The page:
I'm a geek
I know far too much about Computers, Electronics and Star Trek, don't get me started on Galaxy class starships! So this makes me a geek, which is cool because just like the original meaning of hacker, we are taking the term geek back and making it our own.
Being a hardware hacker geek I have a toolbox full of electronic components...and I mean FULL. But what are my main go to items? The boards / tech that I reach to when I want to solve a problem?
Let's go Through the Keyhole...
Controversial choice here as I do a lot of work with Raspberry Pi but the Arduino is my go to board as it just works with very little config. I need to test a light sequence, Arduino. I need to test a motor, Arduino. I need to build an elaborate biscuit security system...Arduino.
Go to...Motor Controller?
£1.52 each! Let that sink in...cheap, reliable and easy to work with. Kids can hack robots to life with Arduino/Pi/Codebug in minutes with these little controllers.
Micro Gear Metal Motors
£5 from Pimoroni and they are really good value for starting a robotics project. Small, cheap and easy to power using the L298N or via an Explorer HAT Pro board.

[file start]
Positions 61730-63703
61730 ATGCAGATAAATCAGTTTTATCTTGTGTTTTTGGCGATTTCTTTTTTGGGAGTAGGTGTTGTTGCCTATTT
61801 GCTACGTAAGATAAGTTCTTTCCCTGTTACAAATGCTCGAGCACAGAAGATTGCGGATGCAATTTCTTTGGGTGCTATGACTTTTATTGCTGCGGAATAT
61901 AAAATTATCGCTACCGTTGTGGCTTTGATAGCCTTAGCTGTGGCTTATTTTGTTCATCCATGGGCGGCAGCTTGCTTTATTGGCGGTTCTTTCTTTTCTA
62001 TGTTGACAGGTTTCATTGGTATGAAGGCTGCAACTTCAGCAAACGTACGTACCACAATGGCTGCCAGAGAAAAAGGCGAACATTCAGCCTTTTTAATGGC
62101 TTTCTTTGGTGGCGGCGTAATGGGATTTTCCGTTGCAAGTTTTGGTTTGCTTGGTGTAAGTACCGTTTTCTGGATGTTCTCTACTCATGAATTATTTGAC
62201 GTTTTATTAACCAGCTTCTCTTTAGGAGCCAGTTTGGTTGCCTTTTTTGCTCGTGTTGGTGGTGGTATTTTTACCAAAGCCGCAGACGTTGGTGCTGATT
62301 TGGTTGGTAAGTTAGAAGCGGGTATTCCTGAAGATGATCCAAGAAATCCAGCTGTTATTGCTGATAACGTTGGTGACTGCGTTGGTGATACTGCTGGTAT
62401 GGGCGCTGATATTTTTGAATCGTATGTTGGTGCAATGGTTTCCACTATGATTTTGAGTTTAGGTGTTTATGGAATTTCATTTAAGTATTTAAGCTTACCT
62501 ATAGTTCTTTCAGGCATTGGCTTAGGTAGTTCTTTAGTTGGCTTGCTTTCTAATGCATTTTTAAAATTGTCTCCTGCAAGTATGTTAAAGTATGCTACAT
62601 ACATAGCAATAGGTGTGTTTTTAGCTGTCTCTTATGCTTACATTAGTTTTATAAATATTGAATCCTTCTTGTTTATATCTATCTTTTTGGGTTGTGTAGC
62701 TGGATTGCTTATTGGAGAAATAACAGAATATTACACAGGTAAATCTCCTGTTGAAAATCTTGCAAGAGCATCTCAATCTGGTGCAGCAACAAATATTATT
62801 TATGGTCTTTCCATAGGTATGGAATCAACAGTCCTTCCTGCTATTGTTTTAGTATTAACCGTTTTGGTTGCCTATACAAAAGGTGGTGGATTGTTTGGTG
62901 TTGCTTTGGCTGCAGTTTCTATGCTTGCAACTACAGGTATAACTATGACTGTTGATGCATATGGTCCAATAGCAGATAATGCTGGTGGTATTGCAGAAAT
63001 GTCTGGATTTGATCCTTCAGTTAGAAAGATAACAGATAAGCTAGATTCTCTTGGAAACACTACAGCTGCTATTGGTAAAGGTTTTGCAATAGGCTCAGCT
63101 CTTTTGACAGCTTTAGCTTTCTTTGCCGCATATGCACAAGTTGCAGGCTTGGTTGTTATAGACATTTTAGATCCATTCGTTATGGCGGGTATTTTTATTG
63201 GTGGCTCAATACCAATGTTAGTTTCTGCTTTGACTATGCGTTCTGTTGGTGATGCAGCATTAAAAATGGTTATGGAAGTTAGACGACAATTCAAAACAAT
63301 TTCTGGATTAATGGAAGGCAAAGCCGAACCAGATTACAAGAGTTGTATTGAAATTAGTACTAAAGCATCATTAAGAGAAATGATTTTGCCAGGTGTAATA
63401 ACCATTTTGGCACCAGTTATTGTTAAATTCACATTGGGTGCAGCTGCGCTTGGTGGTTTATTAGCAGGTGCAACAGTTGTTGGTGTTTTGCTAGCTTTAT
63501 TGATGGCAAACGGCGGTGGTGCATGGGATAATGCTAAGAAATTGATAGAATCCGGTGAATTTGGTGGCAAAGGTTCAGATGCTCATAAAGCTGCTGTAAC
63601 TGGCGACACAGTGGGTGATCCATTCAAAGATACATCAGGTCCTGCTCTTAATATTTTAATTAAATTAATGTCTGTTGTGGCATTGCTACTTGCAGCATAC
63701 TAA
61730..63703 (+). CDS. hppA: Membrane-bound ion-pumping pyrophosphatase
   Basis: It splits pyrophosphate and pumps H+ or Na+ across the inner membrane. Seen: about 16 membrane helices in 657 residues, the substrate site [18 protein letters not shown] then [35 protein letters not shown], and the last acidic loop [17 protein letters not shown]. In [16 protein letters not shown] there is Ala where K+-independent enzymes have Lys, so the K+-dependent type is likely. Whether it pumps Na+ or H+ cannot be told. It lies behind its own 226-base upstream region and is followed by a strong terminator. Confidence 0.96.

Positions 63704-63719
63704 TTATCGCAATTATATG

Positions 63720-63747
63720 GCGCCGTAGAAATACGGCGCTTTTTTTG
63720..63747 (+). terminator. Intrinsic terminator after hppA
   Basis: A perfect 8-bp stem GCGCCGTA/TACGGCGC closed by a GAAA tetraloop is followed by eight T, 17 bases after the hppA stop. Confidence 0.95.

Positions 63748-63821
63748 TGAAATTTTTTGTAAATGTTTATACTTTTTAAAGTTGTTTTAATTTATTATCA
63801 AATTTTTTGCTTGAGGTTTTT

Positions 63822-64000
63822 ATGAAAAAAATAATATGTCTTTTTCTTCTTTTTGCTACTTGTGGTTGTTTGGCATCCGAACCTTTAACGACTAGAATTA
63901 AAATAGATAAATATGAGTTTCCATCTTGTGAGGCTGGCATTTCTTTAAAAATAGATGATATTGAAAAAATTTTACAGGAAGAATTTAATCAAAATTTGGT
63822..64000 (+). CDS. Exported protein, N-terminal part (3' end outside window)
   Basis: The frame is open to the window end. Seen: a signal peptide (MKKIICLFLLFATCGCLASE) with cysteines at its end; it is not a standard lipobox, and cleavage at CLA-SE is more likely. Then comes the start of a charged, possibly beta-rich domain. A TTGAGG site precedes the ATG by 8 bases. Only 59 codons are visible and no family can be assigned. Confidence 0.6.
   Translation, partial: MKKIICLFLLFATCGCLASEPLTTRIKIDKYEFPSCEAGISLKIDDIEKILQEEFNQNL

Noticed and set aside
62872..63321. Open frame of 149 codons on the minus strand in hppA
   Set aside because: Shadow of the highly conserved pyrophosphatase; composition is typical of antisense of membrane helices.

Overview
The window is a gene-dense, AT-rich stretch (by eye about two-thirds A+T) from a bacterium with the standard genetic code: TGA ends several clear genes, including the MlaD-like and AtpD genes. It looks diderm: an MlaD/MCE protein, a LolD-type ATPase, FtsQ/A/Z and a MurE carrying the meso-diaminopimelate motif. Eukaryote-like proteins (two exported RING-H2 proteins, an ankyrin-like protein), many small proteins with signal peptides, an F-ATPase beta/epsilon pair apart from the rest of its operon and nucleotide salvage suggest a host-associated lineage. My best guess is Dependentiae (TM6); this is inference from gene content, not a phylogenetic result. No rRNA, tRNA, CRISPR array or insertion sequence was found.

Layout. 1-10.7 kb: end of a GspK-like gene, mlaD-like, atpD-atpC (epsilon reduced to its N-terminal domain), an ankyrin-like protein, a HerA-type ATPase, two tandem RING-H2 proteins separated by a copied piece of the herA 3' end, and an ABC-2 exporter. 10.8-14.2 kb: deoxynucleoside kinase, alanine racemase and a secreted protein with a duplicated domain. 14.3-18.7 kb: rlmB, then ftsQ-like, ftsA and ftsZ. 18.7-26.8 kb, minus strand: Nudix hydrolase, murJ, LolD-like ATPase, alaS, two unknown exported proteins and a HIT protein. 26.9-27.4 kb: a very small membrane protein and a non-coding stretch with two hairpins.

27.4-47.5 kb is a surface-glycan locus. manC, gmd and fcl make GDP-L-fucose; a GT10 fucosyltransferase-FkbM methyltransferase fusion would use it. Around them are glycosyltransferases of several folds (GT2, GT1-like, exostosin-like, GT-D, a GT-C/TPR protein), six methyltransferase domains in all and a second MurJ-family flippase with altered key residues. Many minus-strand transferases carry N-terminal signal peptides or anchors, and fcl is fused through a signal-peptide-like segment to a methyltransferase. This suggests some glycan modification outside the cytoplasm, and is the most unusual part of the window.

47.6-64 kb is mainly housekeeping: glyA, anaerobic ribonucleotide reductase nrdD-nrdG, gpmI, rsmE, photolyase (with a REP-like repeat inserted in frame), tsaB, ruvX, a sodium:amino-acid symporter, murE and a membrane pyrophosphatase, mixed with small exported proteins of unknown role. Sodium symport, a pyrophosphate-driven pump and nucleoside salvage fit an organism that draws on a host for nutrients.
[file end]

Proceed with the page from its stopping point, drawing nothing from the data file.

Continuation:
I love LED, they are cheap and are the "Hello World" of hardware hacking. Never underestimate the fun that can be had with an LED.
Go to...Input / Sensor
The humble PIR sensor used in their millions in offices around the world. They cost about £2 on eBay but they are so easy to use. We use these sensors alot during Picademy, the Raspberry Pi Foundation's CPD training for teachers.
Les, you're babbling on...
I know, I know. Truly this is the tech that I use to solve problems. My box is full of wonderful stuff from resistors to micro controllers but what I've mentioned above are used far more than anything else in my box. They're cheap, plentiful and enable anyone to easily build something. For example the LED. Flashing an LED is easy right? But the achievement in YOU coding the Arduino/Pi to control the LED is fantastic.
To flash an LED
- Use a breadboard...so learn how a breadboard works.
- Plug LED in breadboard...is it the right way round?
- Use a resistor to stop LED from popping, ohms law be damned for now, just use a 330ohm resistor...oh thats ORANGE ORANGE BROWN colour coding.
- Attach wire from Arduino/Pi to resistor via breadboard.
- Attach wire from LED to Ground on Arduino / Pi.
- Tell Arduino / Pi what pin is attached to LED via resistor.
- Tell Arduino / Pi that the LED is an output device, light shines out of it.
- Create a loop, well we don't want to sit there and turn the light on and off ourselves.
- Tell the Arduino / Pi to turn on power to the pin connected to the LED.
- Wait a bit.
- Turn off the power.
- Wait a bit
- Loop back and repeat
So in just flashing an LED we cover a lot of ground, and for not a lot of cash. That's why I love the humble LED.
I really do love my Geek box!